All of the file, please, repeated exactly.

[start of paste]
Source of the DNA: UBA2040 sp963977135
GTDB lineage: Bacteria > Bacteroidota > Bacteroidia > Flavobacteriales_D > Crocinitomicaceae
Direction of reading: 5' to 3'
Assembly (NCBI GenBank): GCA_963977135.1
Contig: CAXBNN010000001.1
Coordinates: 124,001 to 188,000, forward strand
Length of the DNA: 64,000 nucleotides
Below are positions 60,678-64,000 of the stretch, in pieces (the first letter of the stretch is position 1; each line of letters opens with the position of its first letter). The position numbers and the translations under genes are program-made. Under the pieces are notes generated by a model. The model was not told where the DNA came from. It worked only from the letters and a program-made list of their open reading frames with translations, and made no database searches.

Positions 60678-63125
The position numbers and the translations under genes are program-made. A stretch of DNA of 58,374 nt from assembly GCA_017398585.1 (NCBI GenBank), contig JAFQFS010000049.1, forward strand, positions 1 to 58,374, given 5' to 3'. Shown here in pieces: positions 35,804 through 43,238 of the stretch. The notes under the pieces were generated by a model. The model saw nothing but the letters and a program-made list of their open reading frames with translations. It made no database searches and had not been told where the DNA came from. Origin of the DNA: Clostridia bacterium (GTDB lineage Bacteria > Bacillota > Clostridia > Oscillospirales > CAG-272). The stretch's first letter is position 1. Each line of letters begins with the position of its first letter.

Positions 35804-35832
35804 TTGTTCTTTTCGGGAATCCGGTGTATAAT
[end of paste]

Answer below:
Source of the DNA: UBA2040 sp963977135
GTDB lineage: Bacteria > Bacteroidota > Bacteroidia > Flavobacteriales_D > Crocinitomicaceae
Direction of reading: 5' to 3'
Assembly (NCBI GenBank): GCA_963977135.1
Contig: CAXBNN010000001.1
Coordinates: 124,001 to 188,000, forward strand
Length of the DNA: 64,000 nucleotides
Below are positions 60,678-64,000 of the stretch, in pieces (the first letter of the stretch is position 1; each line of letters opens with the position of its first letter). The position numbers and the translations under genes are program-made. Under the pieces are notes generated by a model. The model was not told where the DNA came from. It worked only from the letters and a program-made list of their open reading frames with translations, and made no database searches.

Positions 60678-63125
The position numbers and the translations under genes are program-made. A stretch of DNA of 58,374 nt from assembly GCA_017398585.1 (NCBI GenBank), contig JAFQFS010000049.1, forward strand, positions 1 to 58,374, given 5' to 3'. Shown here in pieces: positions 35,804 through 43,238 of the stretch. The notes under the pieces were generated by a model. The model saw nothing but the letters and a program-made list of their open reading frames with translations. It made no database searches and had not been told where the DNA came from. Origin of the DNA: Clostridia bacterium (GTDB lineage Bacteria > Bacillota > Clostridia > Oscillospirales > CAG-272). The stretch's first letter is position 1. Each line of letters begins with the position of its first letter.

Positions 35804-35832
35804 TTGTTCTTTTCGGGAATCCGGTGTATAAT